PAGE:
In an earlier post, I wrote about Aristotle’s school troubles being related to sibling rivalry and I was asking around for potential solutions. If you find yourself in a similar solution, here’s something that worked for us that we stumbled on recently…
The following conversation took place one school morning when I was trying to get Aristotle out of bed and having trouble – yet again – because he didn’t want to go to school:
Me: C’mon, you have to get up or you’ll be late for school.
Aristotle: I don’t want to go to school. I hate school.
Me: From now on, I want you to tell yourself when you wake up that you love school, that you’ll have a great day, and you’ll have lots of fun.
Aristotle: But I won’t.
Me: It doesn’t matter. Just say it. Every morning, tell yourself these three things. It doesn’t matter whether it’s true or not. It doesn’t matter whether you believe it or not. Just keep saying it. Eventually, one day, you’ll wake up and discover that it’s true.
Aristotle didn’t look convinced, but he tried it. On the way to school, I spied him looking so miserable in the car…
Me: Why don’t you smile?
Aristotle: Because I’m sad I have to go to school.
Me: I know, but you can still smile. Just tug the corners of your mouth up into a smile. Even if you don’t feel like smiling on the inside, you will find that if you do this, eventually you will be smiling on the inside, too.
I then explained that even if you don’t feel a certain way, if you keep pretending that you do, you will eventually feel it. This was a follow on from some behaviour modification tactics I learned about some time back. I have applied it once before with some success but I didn’t tell him the theory behind it. This time I told him about the story of Salvador Dali who was an introvert as a child and grew up appearing to be an extrovert because he kept pretending that he was one.
I wasn’t expecting results so soon so I was in for a big surprise when I picked Aristotle up from school. When he saw me, he greeted me excitedly. He was bubbling over as he recounted his day to me. From time to time, he would break off to greet a fellow student or a teacher and then continue with the details of his day. It probably helped that it was library day and he loves going to the library. It was also PE day and he seemed to have developed a nice comaraderie with his PE teacher who took an interest in one of his favourite subjects – Rob the Robot.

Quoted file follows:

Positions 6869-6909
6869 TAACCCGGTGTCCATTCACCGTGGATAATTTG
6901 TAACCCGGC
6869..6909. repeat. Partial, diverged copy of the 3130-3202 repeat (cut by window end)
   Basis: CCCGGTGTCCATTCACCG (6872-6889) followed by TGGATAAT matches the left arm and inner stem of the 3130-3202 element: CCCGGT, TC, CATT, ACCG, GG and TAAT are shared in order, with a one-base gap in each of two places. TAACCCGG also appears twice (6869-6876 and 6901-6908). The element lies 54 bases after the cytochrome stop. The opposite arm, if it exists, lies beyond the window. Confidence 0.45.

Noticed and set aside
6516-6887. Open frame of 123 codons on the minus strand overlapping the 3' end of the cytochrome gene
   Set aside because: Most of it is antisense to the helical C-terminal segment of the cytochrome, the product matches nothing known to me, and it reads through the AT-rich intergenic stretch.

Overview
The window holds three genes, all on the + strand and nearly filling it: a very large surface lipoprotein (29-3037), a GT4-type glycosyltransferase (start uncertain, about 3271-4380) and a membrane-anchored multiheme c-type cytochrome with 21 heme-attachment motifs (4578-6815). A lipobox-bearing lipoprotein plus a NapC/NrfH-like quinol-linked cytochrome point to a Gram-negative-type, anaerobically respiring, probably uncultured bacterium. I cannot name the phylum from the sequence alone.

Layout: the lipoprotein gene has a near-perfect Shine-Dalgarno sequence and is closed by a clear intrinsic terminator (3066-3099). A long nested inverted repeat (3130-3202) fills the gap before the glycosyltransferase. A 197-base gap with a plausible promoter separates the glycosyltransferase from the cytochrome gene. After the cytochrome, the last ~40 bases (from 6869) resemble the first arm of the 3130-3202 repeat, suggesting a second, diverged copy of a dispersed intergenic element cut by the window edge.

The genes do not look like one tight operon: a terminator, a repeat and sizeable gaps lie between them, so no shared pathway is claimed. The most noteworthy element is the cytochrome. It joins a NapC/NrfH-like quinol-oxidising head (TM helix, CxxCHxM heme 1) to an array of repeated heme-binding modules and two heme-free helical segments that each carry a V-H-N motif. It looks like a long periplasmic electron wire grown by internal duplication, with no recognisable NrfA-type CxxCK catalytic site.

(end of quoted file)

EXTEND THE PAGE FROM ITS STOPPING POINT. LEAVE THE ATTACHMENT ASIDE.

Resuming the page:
The next morning, I reminded him again to start the day with his three statements:
- I love school
- It’s going to be a great day
- I’m going to have fun
When I picked it up from school, his response was the same – he was positive and he was happy. The thing about Aristotle is that pretending to be happy is not one of his strong suits, so if he looks happy, he usually feels happy, because even his fake smiles look half-hearted.
On the third day, the morning routine continued. After dropping Aristotle at school, I took Hercules shopping and let him have a romp at the jungle gym. When we picked Aristotle up from school, his mood was still chipper. By the time we arrived home, he started the same laments, “I wish school wasn’t so long because I miss you.” He wasn’t whiny but there was a slight change in mood – it went from sunny to overcast.
And then it hit me – he knew I went out with Hercules. He spied the new red water bottle I’d bought for Hercules to replace the one he cracked. Since Aristotle’s bottle was fine, I only bought one. The bottle was exactly the same as Aristotle’s bottle except in red – they didn’t have any other colours available. Aristotle wanted a red bottle, too, even though green is currently his favourite colour and red was Hercules’. The rivalry was on again but not quite as intensely.
Yesterday was day 4 and things were back to routine so I’m assuming the slip up with the red bottle wasn’t too costly. As long as I am careful not to leave evidence of Hercules potentially having more fun that Aristotle at school, things will be okay.
After looking back at my earlier attepts to alter Aristotle’s attitude, I think we are making progress. We have shifted from having to be sly about it to making Aristotle conscious about changing his own attitude. I spoke to friend who has a child with a similar disposition to Aristotle and after sharing experiences with her, I have come to the realisation that with certain younger children, it can be difficult to sell them the idea that pretending to be happy even when you are sad can help you change how you feel. You can explain the logic behind it until you’re blue in the face and they will still refuse to even attempt to pretend. It will feel like you are talking to a brick wall.
If this is what’s happening with your child, then your child is not ready to change his own attitude. You will be need to be creative with tactics that help your child change his attitude without him realising it. I think it is a little like a young child who understands the word “no” but is unable to comply when you say it. You might have to wait until your child is a little older before he is able to change his own attitude.